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Indigenous community in Panama to see carbon payments from forest conservation

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Published: 21 Aug 2008

The Smithsonian Tropical Research Institute (STRI), the Panama-based branch of the Smithsonian Institution, will offset its carbon dioxide emissions by working with an indigenous community to conserve forests and reforest degraded lands with native tree species. The agreement was announced Sunday.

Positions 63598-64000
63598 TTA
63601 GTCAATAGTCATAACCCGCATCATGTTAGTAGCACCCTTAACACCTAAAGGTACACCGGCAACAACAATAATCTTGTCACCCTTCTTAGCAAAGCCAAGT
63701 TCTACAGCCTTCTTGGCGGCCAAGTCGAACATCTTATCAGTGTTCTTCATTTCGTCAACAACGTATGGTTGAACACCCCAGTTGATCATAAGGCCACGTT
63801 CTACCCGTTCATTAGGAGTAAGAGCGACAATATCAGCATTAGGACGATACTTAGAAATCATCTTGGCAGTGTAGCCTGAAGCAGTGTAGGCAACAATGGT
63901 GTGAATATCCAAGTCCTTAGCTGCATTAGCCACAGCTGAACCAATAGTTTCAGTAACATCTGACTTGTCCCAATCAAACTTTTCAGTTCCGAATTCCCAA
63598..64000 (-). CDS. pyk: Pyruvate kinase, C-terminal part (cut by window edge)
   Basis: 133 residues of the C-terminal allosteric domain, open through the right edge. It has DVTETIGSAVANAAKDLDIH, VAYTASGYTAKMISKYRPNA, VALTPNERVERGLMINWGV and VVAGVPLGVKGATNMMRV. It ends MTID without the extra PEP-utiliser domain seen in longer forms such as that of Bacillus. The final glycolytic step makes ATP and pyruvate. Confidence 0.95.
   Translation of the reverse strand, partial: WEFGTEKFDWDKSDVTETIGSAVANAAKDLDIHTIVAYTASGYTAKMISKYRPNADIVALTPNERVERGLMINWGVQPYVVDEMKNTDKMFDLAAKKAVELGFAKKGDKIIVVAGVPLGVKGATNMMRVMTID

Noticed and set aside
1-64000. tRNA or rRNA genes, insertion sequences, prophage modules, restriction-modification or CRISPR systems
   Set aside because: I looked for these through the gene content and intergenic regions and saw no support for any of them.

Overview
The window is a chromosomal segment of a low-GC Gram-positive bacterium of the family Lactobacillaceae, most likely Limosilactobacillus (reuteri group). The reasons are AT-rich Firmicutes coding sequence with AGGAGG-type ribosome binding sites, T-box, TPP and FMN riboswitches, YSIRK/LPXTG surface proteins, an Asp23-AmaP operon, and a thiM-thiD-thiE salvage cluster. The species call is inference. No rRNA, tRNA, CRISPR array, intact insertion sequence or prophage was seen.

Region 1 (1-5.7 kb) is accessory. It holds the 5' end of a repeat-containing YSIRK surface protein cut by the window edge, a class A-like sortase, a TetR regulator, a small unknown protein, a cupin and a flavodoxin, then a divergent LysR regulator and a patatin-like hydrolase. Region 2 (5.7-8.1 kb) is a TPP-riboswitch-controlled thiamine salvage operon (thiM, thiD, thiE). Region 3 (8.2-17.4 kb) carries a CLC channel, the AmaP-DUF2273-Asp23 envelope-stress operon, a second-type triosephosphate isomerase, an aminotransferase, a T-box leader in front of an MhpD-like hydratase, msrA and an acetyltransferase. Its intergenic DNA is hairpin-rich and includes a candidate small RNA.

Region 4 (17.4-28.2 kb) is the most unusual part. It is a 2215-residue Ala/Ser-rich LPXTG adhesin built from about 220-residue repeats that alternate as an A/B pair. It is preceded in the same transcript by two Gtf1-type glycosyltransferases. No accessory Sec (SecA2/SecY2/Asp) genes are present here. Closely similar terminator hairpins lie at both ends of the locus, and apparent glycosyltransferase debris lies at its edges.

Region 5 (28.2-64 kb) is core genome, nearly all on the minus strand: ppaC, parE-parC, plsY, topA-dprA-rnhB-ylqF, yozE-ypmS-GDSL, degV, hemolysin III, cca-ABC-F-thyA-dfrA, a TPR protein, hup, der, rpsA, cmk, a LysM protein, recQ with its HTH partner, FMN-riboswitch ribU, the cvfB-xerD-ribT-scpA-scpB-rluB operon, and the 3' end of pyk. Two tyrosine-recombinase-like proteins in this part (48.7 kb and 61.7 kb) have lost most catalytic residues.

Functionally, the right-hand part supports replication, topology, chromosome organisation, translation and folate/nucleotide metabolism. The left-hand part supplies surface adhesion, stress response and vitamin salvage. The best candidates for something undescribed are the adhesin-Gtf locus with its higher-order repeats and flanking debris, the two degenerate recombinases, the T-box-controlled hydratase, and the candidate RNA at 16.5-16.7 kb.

The Smithsonian Tropical Research Institute (STRI), the Panama-based branch of the Smithsonian Institution, will offset its carbon dioxide emissions by working with an indigenous community to conserve forests and reforest degraded lands with native tree species. The agreement was announced Sunday. "This Smithsonian contribution to mitigating greenhouse gas emissions is a direct result of Catherine Potvin's foresight in adapting her studies of plant carbon uptake to Panama's cultural and economic reality and represents a very positive step in support of our basic research on the impact of global change on tropical forests and water availability and our Climate Partnership with HSBC, the World Wildlife Fund, Earthwatch and the Climate Group," said Eldredge Bermingham, director of the institute." [Catherine Potvin is a McGill biology professor and a research associate at the Smithsonian who has worked closely with the Embera community in Ipeti].

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